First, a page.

Saturday, September 19, 2020

Too Much Fruit Juice?


There is some common sense creeping into the daily discussions about diet and health in this country. Scientists are now starting to talk about the impact of feeding large amounts of fruit juice to kids for example. Juice has been promoted as a healthier alternative to soda for kids. It may be better but marginally so. Juice is concentrated calories and contains large amounts of sugar. Just ½ cup of apple juice has 60 calories, the same as a whole apple, but the juice does not contain the fiber that makes the fruit filling. Studies have shown that consuming juice does not reduce the amount of calories consumed in foods, but adds additional calories to daily consumption, which in turn, contributes to obesity.

In 2001, the American Academy of Pediatrics issued guidelines that stated that children under 6 months should not be given juice and that there is no reason any of them should have it before the age of 1. After that, juice should be optional, with only 4-6 ounces per day for kids up to 6 years old and no more than 8-12 ounces for older children. The consumption of whole produce is favored in the guidelines over juice.

Despite these guidelines, 60% of one-year olds drink an average of 11.5 ounces per day, and 39% of children under the age of one are drinking juice daily, according to a 2002 USDA report.

The excessive consumption of juice by children is relatively recent. 50 years ago, milk and water were the primary beverages for children. According to Dr. David Ludwig, an expert on pediatric obesity at Children’s Hospital in Boston, “What is needed to replace fluid loss and satisfy thirst is the same beverage we’ve been drinking for millions of years and that’s water.”

Children consume about 25% of the juice marketed in this country, so, as you might imagine, the juice industry is very concerned. Carol Freysinger, executive director of the Juice Producers Association, says that when doctors criticize juice, it gives a bad name to a healthy beverage and could prevent people from getting the great nutrients offered by juice.

Some doctors are starting to acknowledge that giving kids juice teaches them to prefer sweet foods and beverages, and that high calorie beverages do not have a place in a healthy child”s diet. Dr. William Dietz, with the division of nutrition and physical activity at the Centers for Disease Control and Prevention says that thirst is satisfied with water, hunger is satisfied with solid food, and that caloric beverages interfere with this and blur the line.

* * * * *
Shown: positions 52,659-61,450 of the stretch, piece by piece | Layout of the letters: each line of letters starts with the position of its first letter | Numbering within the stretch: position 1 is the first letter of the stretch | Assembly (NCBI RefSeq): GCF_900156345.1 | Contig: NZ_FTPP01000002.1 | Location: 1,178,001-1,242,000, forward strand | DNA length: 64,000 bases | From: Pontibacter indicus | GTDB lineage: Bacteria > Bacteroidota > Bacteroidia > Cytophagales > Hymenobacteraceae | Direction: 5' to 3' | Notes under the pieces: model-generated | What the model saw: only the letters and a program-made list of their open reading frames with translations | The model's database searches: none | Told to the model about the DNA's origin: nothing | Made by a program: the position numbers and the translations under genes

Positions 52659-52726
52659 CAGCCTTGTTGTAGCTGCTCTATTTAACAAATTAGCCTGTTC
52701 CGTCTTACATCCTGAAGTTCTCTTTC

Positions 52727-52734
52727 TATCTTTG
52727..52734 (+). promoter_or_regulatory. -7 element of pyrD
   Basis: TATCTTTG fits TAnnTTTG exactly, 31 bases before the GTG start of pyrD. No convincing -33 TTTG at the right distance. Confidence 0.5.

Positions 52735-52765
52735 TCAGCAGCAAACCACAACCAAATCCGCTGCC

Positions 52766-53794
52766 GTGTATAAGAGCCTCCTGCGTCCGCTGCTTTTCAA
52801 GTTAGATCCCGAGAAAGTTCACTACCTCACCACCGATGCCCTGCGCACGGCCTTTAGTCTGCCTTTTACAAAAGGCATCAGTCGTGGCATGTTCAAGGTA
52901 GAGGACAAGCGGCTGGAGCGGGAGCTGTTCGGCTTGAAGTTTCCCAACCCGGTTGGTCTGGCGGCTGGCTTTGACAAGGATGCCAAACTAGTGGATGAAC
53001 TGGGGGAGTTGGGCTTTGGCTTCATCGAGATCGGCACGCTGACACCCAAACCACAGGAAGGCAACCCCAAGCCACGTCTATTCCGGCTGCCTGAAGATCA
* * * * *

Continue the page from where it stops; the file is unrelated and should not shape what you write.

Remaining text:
Although this advice is bad for the juice industry, it’s great advice for kids!

Medically trained in the UK. Writes on the subjects of injuries, healthcare and medicine. Contact me

Apple Juice Cleanses & other Apple Detox Recipes

Prep time: 6 min Juicing: 4 min Ready in: 10 min   Apple Recipe #1: Cucumber, Cauliflower Cleanse “Brilliant” and “brassica” don’t wind up in the same sentence very...

Best Bok Choy Detox Recipes for Your Cleanse

Prep time: 10 min Juicing: 4 min Ready in: 15 min Bok Choy Recipe #1 Lime Green Smoothie for Weight...

GREAT Vegetable Broth Recipes to Drink while on Detox

Prep time: 10 min Cooking: 30 min Ready in: 40 min Vegetable Broth Recipe #1: Kale, Beet greens, Chard, Spinach Cleanse This alkalizing restorative broth is one you...

Fitness Plan for Weight Loss

Losing weight is the toughest part of your fitness routine and leading an active lifestyle. It can really test how badly you...

Cinnamon Detox Recipes

Cinnamon is the perfect way to add scrumptious flavor to many food dishes. Did you know this spice can...

Home Exercises To Tighten, Firm And Smooth Cellulite Problem Areas

Sumo Squats: Squats are great moves for building both strength and muscle. Since this move activates more than...